Photo: Looking south to Blackfriars Peak from the Ranger Hill Viewpoint from the Icefields Parkway
- 3210 m (10,532ft)
- First Ascent
- Naming History
Located in the Upper Athabasca River Valley north of Quincy Creek
Major Valley: Athabasca
Visible from Highway: 93N
Ascent Party: G.E. Landt, A. MacIntosh
Ascent Guide: Walter Perren
Named by: Jean Habel
Named for: Named after the "Schwartze Monche" in the Berenese Oberland ("Schwartze" means black and "Monche" means friar or monk). The name was not made official because of similar name in BC.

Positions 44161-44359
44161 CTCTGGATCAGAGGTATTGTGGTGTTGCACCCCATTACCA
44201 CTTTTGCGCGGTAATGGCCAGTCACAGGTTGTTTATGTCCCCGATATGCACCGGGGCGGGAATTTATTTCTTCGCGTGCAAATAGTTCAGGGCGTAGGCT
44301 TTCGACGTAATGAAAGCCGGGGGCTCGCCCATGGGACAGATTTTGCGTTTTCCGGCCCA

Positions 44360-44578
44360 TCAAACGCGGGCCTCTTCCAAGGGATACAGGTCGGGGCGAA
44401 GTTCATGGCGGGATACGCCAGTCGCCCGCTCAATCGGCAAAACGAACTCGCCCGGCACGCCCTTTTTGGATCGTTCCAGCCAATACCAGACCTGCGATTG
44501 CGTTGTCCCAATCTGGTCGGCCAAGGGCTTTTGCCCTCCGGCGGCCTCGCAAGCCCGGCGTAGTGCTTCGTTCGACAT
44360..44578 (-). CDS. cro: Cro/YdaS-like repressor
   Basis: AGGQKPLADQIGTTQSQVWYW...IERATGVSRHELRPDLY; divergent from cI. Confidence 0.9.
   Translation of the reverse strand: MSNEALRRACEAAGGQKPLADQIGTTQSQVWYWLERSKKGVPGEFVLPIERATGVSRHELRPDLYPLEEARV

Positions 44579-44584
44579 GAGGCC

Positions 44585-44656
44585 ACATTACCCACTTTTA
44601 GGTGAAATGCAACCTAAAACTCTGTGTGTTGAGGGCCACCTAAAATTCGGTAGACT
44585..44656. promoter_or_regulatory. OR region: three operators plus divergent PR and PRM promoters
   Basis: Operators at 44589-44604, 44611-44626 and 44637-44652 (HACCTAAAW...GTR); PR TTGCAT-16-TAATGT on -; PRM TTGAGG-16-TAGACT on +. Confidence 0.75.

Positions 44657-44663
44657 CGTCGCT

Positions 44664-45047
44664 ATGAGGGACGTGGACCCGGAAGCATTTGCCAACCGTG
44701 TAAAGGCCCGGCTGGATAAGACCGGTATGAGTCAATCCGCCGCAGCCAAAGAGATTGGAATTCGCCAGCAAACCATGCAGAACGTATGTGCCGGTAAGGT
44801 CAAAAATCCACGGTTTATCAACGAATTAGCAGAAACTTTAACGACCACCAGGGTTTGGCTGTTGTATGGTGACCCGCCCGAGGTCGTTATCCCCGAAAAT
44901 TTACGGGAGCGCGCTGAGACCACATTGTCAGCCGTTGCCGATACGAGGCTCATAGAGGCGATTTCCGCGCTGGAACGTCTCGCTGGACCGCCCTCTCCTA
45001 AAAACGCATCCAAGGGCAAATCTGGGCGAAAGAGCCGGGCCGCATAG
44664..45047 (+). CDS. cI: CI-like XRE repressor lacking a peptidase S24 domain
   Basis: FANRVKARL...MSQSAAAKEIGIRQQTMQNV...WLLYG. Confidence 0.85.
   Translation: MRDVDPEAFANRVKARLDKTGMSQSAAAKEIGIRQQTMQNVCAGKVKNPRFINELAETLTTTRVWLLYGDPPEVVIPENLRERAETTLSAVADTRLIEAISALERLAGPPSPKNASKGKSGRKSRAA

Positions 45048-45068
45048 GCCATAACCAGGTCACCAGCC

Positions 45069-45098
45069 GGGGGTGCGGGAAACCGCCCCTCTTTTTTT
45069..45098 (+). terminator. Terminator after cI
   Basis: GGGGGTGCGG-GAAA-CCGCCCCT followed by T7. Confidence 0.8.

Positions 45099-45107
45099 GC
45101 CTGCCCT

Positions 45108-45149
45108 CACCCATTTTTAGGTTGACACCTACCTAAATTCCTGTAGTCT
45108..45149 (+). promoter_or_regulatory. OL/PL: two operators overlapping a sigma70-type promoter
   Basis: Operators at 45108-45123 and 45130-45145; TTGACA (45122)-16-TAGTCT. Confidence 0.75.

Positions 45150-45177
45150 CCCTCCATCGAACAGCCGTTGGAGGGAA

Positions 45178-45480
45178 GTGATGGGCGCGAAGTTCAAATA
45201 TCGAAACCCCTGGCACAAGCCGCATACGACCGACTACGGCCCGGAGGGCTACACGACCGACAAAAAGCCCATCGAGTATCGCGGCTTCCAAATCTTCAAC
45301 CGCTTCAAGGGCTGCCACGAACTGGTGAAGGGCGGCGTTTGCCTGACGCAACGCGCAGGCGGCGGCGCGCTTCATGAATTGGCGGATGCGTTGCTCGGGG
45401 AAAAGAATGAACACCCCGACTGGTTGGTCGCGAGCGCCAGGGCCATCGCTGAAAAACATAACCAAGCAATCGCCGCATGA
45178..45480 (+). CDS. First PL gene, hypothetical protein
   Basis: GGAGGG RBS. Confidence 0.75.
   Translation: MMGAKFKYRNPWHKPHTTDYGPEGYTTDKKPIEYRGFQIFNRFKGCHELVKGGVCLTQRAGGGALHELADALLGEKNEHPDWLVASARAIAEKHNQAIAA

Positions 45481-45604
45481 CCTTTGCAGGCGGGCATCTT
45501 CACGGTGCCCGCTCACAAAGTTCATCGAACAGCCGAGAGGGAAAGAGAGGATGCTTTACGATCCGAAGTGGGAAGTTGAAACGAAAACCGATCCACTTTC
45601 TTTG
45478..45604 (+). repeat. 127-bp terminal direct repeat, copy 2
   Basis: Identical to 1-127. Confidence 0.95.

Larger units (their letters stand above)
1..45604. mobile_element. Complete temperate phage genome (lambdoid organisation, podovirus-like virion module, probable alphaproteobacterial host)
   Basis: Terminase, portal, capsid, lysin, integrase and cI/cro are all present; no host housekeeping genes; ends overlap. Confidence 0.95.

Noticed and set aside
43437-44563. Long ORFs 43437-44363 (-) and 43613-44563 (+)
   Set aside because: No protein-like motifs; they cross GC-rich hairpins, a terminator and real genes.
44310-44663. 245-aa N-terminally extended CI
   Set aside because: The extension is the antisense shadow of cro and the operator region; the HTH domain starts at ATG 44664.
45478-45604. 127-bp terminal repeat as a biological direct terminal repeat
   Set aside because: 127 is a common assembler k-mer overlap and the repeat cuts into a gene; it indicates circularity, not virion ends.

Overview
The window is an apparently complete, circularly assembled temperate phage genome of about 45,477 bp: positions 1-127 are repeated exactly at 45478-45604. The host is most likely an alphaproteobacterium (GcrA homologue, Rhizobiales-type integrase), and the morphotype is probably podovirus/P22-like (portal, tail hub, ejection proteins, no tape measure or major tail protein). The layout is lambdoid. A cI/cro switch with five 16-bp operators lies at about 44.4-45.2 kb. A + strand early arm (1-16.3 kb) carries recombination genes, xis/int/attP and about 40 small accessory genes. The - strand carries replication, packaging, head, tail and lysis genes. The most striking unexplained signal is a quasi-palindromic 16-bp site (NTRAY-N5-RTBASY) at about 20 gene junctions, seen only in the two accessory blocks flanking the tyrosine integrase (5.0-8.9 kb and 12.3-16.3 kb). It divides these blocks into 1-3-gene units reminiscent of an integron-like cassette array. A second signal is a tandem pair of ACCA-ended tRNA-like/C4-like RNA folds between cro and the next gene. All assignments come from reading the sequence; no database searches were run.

A large "massif" of extremely rugged terrain featuring steep cliffs and a spectacular tower lies between the Athabasca River to the east and the Chaba River Valley to the west. In 1901, at the suggestion of Jean Habel, the high point on the eastern edge was named Blackfriars Peak. The mountain reminded Dr. Habel of a peak in Europe with a similar name. Unclimbed until 1953, the first ascent of this impressive mountain was led by Walter Perren who in 1950 had become one of the last two alpine guides brought to Canada from Switzerland by the Canadian Pacific Railway.